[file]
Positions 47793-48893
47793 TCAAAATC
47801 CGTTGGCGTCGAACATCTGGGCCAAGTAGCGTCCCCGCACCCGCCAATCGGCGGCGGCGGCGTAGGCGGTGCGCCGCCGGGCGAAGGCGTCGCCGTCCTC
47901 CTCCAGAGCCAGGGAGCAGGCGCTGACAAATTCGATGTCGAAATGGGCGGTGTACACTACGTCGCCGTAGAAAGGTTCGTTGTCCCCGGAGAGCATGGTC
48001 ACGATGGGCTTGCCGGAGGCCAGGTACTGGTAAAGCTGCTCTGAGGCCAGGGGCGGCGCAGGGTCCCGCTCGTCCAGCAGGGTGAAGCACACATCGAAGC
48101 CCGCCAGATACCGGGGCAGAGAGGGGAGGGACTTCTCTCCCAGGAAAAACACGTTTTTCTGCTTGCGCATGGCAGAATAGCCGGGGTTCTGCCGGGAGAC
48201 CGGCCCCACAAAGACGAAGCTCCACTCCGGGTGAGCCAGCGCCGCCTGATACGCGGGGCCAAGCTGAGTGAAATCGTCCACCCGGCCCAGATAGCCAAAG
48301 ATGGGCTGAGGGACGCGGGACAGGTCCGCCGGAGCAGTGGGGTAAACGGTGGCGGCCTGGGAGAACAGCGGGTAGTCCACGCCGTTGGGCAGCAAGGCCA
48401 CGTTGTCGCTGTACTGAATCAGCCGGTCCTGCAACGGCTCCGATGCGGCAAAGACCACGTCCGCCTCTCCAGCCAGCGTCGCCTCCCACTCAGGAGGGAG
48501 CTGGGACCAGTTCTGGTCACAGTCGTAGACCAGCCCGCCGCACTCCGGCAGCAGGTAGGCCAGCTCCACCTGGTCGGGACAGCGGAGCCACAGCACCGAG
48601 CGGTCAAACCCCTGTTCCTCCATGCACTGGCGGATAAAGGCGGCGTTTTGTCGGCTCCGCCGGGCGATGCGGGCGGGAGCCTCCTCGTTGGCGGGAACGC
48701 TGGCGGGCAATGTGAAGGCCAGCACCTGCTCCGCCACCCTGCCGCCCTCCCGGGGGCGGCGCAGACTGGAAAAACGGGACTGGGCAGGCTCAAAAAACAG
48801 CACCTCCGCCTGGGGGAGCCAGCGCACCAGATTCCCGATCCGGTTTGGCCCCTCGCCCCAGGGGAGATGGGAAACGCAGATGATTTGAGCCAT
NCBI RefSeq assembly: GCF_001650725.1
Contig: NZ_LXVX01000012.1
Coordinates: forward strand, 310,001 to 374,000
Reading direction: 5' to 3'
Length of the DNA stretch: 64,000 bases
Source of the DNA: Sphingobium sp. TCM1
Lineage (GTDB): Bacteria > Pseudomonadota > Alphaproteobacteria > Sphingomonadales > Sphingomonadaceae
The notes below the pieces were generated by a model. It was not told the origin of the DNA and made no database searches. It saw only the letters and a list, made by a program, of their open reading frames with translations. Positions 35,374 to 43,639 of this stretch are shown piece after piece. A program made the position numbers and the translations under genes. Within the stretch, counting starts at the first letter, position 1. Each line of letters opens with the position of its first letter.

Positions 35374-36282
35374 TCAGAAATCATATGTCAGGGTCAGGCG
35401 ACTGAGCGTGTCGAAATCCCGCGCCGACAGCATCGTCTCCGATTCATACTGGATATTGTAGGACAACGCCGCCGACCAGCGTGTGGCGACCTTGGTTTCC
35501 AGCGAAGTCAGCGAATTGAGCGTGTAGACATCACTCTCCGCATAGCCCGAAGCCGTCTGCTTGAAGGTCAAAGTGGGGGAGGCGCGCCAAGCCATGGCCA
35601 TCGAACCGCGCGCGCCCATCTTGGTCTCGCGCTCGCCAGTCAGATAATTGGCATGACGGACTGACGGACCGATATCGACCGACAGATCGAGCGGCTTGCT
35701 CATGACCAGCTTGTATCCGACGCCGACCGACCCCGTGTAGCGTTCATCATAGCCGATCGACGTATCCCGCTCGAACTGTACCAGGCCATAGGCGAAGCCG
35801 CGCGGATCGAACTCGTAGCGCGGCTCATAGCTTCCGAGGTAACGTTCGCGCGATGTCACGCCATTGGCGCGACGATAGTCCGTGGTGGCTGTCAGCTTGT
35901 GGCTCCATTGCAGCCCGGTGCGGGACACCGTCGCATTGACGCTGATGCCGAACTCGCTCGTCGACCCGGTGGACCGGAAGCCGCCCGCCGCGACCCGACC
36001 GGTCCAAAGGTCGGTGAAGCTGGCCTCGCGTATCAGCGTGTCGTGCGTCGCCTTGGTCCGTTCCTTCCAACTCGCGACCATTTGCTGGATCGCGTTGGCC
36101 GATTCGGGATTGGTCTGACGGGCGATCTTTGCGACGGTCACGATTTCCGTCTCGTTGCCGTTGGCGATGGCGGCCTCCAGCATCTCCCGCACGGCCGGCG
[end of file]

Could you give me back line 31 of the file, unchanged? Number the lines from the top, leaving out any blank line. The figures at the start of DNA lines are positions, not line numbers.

36101 GATTCGGGATTGGTCTGACGGGCGATCTTTGCGACGGTCACGATTTCCGTCTCGTTGCCGTTGGCGATGGCGGCCTCCAGCATCTCCCGCACGGCCGGCG